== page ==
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Fatal chiropractic: The Lana Dale Lewis case

On September 12, 1996, four days after her 45th birthday, Ontario resident Lana Dale Lewis died after suffering a stroke.

Lewis had been treated for migraine headaches by chiropractor Philip Emanuele. After her final visit she complained about the manner in which her neck had been manipulated and the intense pain which ensued. A couple of days after this visit, Lewis suffered a stroke. This was followed a few days later by a second stroke, which resulted in her death.

Dr. John Deck, neuropathologist from the Office of the Chief Coroner, Toronto, blamed the death on chiropractic manipulation. Deck said that there was no significant doubt in his mind that the chiropractic manipulation was the cause of the fatal stroke. His findings were certified by Dr. Robert Huxter, Regional Coroner for Ontario and by another Ontario coroner, Dr. Murray Naiberg.

An inquest was held into the death and ran from 2002 to 2004. At the inquest the Lewis family was represented by lawyers Amani and Neil Oakley. The Oakley’s previous cases had usually involved medical malpractice or human rights. Prior to taking on the Lewis case, they knew very little about chiropractic. They thought that it was used only for back pain, but further research showed that some chiropractors claimed they could treat a wide range of ailments, including allergies and cancer.

As the Oakleys delved deeper, they were shocked to learn how little evidence exists to back up the claims of chiropractors. While chiropractic uses a lot of jargon which sounds scientific, it is based on an untested hypothesis. Spinal manipulation is supposed to correct “subluxations” that interfere with the flow of innate energy through the body. According to chiropractic, this energy will flow properly only if the neck and spine are lined up properly.

The technique that chiropractors use for neck manipulation is quite different from that used by other health practitioners such as physiotherapists. Apparently it can make alarmingly loud crunching and cracking noises.

Chiropractors claim that everyone can benefit from their treatment. This includes healthy children, who they say may be suffering from subluxations caused by birth or normal childhood activities. They also claim that the risks of chiropractic treatment are small, and that the probability of a bad outcome is small. Amani Oakley however, whose firm now deals with many cases involving chirorparactic, counters that claim with a question: if a treatment has no benefit, then is any risk acceptable?

In a typical medical malpractice suit, the Oakleys generally argue that the treatment was not appropriate or was administered improperly. But it comes to chiropractic, they now take the position that someone coming in for maintenance care has no condition to be treated. If a specific ailment is being addressed, they argue there is insufficient evidence that the treatment accomplishes more than a placebo. In both cases, then, it seems inappropriate to take on any level of risk.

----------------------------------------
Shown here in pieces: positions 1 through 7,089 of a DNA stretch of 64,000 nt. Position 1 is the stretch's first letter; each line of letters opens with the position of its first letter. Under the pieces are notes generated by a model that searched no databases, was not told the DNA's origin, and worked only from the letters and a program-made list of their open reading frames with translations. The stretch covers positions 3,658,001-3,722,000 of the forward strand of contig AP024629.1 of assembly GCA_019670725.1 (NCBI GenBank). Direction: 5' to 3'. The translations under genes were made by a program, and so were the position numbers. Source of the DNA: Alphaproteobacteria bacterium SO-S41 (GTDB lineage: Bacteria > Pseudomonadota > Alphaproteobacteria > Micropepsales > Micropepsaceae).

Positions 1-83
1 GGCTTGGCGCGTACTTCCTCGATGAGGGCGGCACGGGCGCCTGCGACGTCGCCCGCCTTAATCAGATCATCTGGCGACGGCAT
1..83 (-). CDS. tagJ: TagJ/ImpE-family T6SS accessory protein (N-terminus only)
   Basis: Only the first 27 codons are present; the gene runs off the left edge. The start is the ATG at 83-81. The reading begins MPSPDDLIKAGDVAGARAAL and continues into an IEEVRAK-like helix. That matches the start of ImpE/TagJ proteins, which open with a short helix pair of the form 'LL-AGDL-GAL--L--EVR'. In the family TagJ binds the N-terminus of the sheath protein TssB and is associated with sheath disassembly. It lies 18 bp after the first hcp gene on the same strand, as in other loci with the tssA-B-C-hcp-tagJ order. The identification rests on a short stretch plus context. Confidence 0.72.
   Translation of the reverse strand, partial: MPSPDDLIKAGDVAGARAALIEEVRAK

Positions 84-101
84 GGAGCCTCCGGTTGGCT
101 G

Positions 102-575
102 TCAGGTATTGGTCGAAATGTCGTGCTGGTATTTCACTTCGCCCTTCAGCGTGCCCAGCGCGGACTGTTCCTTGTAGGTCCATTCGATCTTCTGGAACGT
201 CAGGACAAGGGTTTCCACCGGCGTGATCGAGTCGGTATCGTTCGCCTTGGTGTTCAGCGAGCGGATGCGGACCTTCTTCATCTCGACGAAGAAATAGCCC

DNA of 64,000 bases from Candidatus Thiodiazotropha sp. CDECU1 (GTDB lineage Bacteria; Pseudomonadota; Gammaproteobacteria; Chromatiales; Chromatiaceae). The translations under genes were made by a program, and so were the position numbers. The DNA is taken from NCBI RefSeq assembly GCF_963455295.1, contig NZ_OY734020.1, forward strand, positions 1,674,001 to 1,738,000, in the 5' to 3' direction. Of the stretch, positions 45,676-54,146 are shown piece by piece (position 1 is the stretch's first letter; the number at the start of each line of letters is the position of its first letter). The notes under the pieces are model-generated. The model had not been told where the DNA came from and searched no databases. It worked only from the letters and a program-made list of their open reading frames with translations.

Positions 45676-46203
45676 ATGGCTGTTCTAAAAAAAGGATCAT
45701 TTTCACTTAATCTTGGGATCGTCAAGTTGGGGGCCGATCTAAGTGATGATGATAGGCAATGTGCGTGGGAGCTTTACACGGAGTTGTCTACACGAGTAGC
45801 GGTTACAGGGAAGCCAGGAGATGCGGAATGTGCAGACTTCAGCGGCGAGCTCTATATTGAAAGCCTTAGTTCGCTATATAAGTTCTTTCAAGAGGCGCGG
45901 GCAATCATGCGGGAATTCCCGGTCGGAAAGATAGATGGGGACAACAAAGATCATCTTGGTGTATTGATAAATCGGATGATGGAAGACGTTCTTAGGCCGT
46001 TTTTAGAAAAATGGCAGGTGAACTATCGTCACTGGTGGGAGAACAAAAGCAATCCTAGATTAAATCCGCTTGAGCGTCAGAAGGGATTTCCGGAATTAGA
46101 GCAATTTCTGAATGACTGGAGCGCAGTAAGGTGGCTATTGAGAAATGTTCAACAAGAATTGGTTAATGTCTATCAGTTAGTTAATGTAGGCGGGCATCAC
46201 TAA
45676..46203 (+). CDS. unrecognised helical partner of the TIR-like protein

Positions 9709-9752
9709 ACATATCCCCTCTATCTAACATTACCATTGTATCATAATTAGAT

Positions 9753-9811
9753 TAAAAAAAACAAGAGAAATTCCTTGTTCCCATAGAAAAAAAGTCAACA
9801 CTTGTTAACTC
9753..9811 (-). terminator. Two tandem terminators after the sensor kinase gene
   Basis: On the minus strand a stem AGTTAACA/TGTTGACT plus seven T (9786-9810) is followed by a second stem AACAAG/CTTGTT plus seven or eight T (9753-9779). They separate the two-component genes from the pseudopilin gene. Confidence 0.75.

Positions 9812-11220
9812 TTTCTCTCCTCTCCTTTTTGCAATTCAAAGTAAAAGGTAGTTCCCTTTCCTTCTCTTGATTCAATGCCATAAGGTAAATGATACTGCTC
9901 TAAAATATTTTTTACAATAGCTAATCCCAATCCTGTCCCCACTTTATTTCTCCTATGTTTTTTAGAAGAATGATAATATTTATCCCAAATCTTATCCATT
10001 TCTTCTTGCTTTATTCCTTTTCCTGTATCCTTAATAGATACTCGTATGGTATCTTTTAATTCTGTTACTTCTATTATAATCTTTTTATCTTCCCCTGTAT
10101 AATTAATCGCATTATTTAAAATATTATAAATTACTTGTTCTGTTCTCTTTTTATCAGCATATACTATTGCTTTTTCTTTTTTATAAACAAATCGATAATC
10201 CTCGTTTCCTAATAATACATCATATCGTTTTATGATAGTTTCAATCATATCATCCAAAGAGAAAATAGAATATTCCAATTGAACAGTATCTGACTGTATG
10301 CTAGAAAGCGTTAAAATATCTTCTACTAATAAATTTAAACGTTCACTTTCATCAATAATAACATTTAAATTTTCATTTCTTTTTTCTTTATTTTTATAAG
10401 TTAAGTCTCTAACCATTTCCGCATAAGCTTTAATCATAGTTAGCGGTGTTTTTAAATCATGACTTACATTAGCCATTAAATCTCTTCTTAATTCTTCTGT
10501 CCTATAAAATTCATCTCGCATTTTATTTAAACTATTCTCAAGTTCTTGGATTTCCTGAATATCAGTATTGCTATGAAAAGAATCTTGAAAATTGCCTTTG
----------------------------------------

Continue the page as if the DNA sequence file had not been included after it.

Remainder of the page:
Before becoming lawyers, both Amani and Neil Oakley had obtained science degrees and had worked in the field. This helped them realize, after they started to delve into the inquest’s issues, that chiropractic has no solid science to support it. During the inquest they drew on their research to discredit the witnesses called to support neck manipulations and they laid out before the jury the evidence that such adjustments were dangerous.

Relying on arguments based on hard science, Amani was able to convince the jury in the Lewis case to return a verdict favourable to the family’s claims, even though she had to wrestle with countless procedural oddities. (For example, the counsel for the defence received three times as much time for its concluding statements since they had three sets of lawyers who represented the chiropractor, the chiropractic college, the chiropractors’ association and the chiropractors’ insurers.)

The victory in the Lana Dale Lewis case cast a harsh light on chiropractic and raised the public’s awareness of the risks of treatment. According to Amani, more people who go to chiropractors now tell them, “Don’t touch my neck.”

2 responses to “Fatal chiropractic: The Lana Dale Lewis case”

  1. Dustin Oehler says:

    Spine Volume 33, Number 4S, ppS176-S183
    2008, Lippincott Williams & Wilkins

    Study Conclusion: “VBA stroke is a very rare event in the population. The increased risks of VBA stroke associated with chiropractic and PCP visits is likely due to patients with headache and neck pain from VBA dissection seeking care before their stroke. We found no evidence of excess risk of VBA stroke associated chiropractic care compared to primary care.”

    If VBA stroke was caused by chiropractic adjustment there would have been a significant increase in VBA strokes in chiropractic patients compared to primary care patients.

  2. I believe that information on this case should be given wide distribution. I will help in this process.

    I have nearly completed an e-mail to a newspaper columnist who wrote an article about a century of chiropractic. Although it is valid as far as it goes it unfortunately allows readers to assume that chiropractic is a legitimate medical science. I am providing copies to a large number of people whom I know but I would like to send it to others who might be interested in the the dangers of chiropractic.

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